• Another excellent resource comes from a task force established by the American College of Chest Physicians that recently published guidance from pediatric intensivists on some of the more critical aspects of pediatric critical care in an adult unit.[3]

    https://www.sciencedirect.com/science/article/pii/S0012369222000058?via%3Dihub   

    • OPENPediatrics maintains some excellent reference and education material.

    https://www.openpediatrics.org/

    • The Pediatric Trauma Society also maintains clinical resource guides specific to trauma and critical care for kids. https://pediatrictraumasociety.org/resources/clinical-resources.cgi
    • A just-in-time pediatric emergency care manual was developed recently with a target to specifically support adult practitioners caring for children in disaster settings (i.e., shelters).  While the focus is quite specific, the manual attempts to provide “pearls” and tips that are practical and address aspects of care that would make one anxious.[4]

    https://wrap-em.org/media/attachments/2021/11/04/wrap-em-peds-disaster-handbook.pdf

     

    From these many resources, there are some wonderful lessons. My overarching summary of some of the best “pearls” are:

    • The underlying concepts of management are not as different as you may believe. Your skills, knowledge, and training in caring for adults are still useful when your patient is a child. 
    • Of course, adjust everything you do to the appropriate size in kg.
    • Remember your Advanced Trauma Life Support training. The pediatric lessons in that are pretty solid.
    • Involve the parents and caregivers in the child’s care! They are more helpful and resilient than you may think.
    • Know what your facility is good or not good at doing, and then play to your strengths:
      • For example, you may be well equipped for pediatric orthopedics, but not prepared for pediatric ECMO.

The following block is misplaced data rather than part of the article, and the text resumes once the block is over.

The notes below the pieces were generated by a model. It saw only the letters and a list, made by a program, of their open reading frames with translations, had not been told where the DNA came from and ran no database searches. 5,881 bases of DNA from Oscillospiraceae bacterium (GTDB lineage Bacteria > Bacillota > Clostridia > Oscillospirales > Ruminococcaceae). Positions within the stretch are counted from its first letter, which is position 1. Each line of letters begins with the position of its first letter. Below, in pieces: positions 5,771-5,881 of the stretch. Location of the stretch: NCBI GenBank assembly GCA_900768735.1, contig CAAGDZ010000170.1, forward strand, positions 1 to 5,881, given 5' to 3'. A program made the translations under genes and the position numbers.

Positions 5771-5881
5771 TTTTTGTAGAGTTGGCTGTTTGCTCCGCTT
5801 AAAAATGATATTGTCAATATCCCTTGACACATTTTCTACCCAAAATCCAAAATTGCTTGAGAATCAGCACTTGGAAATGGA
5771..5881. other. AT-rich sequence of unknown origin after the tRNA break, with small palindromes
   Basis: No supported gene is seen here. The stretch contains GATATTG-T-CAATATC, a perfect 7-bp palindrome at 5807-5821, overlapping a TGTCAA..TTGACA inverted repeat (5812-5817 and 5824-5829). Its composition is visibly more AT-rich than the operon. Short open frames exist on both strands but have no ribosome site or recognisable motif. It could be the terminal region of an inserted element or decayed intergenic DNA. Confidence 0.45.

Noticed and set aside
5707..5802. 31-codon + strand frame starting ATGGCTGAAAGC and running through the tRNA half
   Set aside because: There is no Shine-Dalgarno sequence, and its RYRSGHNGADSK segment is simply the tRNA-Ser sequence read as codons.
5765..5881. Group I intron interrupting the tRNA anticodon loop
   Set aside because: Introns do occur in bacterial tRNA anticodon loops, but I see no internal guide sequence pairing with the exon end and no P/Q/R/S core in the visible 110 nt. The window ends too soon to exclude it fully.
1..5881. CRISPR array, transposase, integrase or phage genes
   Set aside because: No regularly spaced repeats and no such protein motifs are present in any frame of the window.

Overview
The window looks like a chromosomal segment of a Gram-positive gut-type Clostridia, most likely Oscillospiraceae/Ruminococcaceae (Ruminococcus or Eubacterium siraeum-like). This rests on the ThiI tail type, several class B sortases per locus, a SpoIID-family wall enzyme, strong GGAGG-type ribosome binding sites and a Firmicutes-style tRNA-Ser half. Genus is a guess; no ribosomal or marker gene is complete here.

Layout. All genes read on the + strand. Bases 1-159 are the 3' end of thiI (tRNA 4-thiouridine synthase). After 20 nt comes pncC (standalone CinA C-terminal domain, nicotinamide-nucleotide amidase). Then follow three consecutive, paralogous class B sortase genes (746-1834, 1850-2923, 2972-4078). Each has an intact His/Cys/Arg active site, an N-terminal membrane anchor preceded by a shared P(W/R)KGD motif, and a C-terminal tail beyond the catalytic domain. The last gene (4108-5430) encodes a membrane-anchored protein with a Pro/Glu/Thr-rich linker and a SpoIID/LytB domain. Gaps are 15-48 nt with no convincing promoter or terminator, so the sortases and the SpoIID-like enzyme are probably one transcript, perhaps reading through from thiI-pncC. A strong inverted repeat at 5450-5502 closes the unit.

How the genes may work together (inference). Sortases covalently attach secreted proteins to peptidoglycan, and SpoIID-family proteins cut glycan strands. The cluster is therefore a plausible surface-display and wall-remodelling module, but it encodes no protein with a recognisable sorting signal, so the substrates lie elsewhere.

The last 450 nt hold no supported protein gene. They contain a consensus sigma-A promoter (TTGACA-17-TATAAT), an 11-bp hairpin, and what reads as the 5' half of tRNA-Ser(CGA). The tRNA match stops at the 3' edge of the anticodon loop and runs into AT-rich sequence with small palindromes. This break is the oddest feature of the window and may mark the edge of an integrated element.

• Load balancing does not mean you take every condition.
      • Certain conditions do need a PICU! Move pediatric congenital cardiac conditions, pediatric malignancies, chronic or rare syndromes, etc. to tertiary centers, and embrace the kids you can care for.
      • Connect with local pediatric specialists for phone/telemedicine help.

    [1] Institute of Medicine. (2012). Crisis Standards of Care: A Systems Framework for Catastrophic Disaster Response: Volume 1: Introduction and CSC Framework (D. Hanfling, B. M. Altevogt, K. Viswanathan, & L. O. Gostin, Eds.). The National Academies Press. https://doi.org/10.17226/13351

     

    [2] National Academies of Sciences, Engineering, and Medicine. (2020). Rapid Expert Consultation on Crisis Standards of Care for the COVID-19 Pandemic (March 28, 2020). The National Academies Press. https://doi.org/10.17226/25765

     

    [3] King, M. A., Matos, R. I., Hamele, M. T., Borgman, M. A., Zabrocki, L. A., Gadepalli, S. K., & Maves, R. C. (2022). PICU in the MICU: How Adult ICUs Can Support Pediatric Care in Public Health Emergencies. Chest. https://doi.org/10.1016/j.chest.2021.12.648

     

    [4] Western Regional Alliance for Pediatric Emergency Management. (2021). Just in Time Handbook: A Quick Pediatric Reference Guide for Adult Healthcare Providers. Retrieved February 14, 2022, from https://wrap-em.org/media/attachments/2021/11/04/wrap-em-peds-disaster-handbook.pdf